The Montreal Canadiens have been looking to improve the quality of their centre-ice talent this off-season, with no one on the current roster who has shown he can perform all the duties of a top-line centreman.
Finding one is no easy task, as teams who have managed to obtain such a player are eager to hold onto him. This summer’s free-agency crop contains very few centres of even top-six quality, but there are still a few good players available.
Nick Bonino is one of those options, as his three-year, $1.9 AAV contract expires at the end of this month. The 29-year-old just won his second consecutive Stanley Cup with the Pittsburgh Penguins and may now be moving on to a new challenge.
With the Penguins last year, Bonino had 18 goals and 19 assists in 80 regular-season games. He adding another seven points in the post-season before being forced out of action by a broken tibia.
He dropped right into a third-line role in Pittsburgh with superstars Sidney Crosby and Evgeni Malkin already on the team, moving up when there was an injury to one of those two. He played a more defensive role with the team, with an offensive-zone-start percentage of 43.9%, compared to 57.7% for Crosby and 67.9% for Malkin, though those top two centres went up against the tougher competition.
His possession numbers were rather poor, with a shot-attempts-for percentage of just 46.4% last season. He also hasn’t been a particularly good faceoff man, matching his career average in 2016-17, at 48.0%.
Bonino’s numbers match up quite well with the typical second-line centre in the NHL. It’s important to remember that he was third on the list of priorities for opposing teams on many nights, though was still given skilled linemates in that role.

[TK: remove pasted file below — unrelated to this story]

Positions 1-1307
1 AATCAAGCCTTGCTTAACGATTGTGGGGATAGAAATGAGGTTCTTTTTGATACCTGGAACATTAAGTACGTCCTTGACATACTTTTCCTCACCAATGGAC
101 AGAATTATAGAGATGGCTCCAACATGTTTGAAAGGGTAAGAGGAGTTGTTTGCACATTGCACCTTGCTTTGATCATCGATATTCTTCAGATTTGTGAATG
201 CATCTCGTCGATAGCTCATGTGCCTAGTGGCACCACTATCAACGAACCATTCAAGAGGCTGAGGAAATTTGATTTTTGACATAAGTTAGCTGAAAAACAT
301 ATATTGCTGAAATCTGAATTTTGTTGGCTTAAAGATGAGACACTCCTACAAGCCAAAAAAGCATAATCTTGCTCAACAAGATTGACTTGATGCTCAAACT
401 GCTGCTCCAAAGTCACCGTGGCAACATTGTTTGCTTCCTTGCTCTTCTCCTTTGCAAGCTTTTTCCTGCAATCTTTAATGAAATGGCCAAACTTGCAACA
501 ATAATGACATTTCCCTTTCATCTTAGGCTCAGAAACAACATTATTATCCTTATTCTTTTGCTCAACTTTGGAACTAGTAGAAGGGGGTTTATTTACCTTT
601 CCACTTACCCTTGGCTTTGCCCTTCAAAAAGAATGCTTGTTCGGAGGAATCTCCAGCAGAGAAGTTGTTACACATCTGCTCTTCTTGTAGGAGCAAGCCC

The 37 points he contributed were right in the middle of the range for a second-line player. But even while yoyoing up and down the lineup, Alex Galchenyuk had 44 points in 2016-17, and Phillip Danault had 40 in his sophomore season.
The only way Bonino makes sense for the Canadiens is if Galchenyuk is traded away and Montreal wants to downgrade on his ability, or if Tomas Plekanec is moved and they bring in Bonino as a more offensive option on the third line. That latter option doesn’t seem likely with the Czech’s $6 million contract; not an enticing proposition for a team looking for depth.
The solution to the vacancy in the middle of the top line won’t be found by signing Bonino, and bringing him in for a middle-six role won’t be an improvement on what the team already has.
Bonino will be a popular man when noon rolls around on July 1, and with his numbers and history, combined with the shallow free-agency market, he will earn a lot of money from whichever team he ends up with. There’s little reason to believe that team will be the Montreal Canadiens.
Stats via Puckalytics.com.